Gifs in advertising
Gifs in advertising
Better than static images. Better than videos. Just better.
Posted - 10 August, 2018
Want your digital campaigns to engage better with your audience? Want to reach those tricky millennials, and don’t want to spend a small fortune on a series of viral videos (that may or may not go viral)?
This is what you need.
Ignore the kitten (if you can). We’re talking about the humble gif.
Non-threatening. Cheap to produce and the digital format if you want to get the attention of the sort of people who like lists, Tumblr and cats.
Heck, gifs are even infiltrating traditional media (although we’re not such fans of Fiat’s OTT kerazy ‘anything goes’ headache inducing TV spots).
Gifs have the obvious advantage over still images on websites because of their dynamism. It’s well known we pay less attention to still digital images than still images in traditional media. A gif will grab our attention better than a static image and keep it longer too as we wait to see how the story pans out. And we always will because even a bad gif doesn’t last very long.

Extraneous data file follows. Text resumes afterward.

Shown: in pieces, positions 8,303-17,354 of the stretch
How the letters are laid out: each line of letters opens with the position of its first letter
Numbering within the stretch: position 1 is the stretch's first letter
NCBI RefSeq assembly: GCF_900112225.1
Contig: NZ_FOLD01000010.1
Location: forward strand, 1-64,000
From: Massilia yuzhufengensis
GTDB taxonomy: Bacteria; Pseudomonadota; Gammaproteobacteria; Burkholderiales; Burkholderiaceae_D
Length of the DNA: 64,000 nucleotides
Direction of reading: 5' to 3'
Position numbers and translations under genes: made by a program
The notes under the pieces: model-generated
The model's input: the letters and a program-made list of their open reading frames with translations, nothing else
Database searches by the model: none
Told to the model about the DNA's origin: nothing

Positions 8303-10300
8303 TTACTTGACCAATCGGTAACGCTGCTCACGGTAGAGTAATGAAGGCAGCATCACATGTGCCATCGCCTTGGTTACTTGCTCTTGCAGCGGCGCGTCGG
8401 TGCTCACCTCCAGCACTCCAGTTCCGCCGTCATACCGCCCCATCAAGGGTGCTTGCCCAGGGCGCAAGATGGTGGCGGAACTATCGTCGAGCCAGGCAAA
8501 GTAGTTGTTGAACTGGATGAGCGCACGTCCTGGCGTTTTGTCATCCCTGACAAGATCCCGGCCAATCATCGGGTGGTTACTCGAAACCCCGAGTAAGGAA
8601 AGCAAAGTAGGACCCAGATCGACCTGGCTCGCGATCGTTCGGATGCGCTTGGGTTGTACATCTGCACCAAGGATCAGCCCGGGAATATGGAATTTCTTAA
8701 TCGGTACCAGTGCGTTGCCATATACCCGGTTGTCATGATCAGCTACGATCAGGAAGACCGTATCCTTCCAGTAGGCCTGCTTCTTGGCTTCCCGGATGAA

On the other hand, gifs have significant perks over video advertising too. For one, they are much cheaper and easier to produce. Even a short, low budget video will cost a huge amount. Gifs are also, thanks to their much smaller size, much easier to store, publish and embed than any video. We’d expect more email marketers to take advantage of this fact.
Gifs are also less intrusive than a video. Silently playing away in the background, they are far less likely to induce the reader to click away. There is a reason Twitter introduced gifs, and Facebook played catchup with allowing them – they are (compared to embedded videos at least) a more harmonious digital ad format, one that extracts maximum exposure for the advertiser, profit for the media owner and least annoyance for the audience.
30 years after their invention, gifs are finally taking their rightful place not only as the perfect format for kittens, but as a very useful tool in the digital advertising armoury.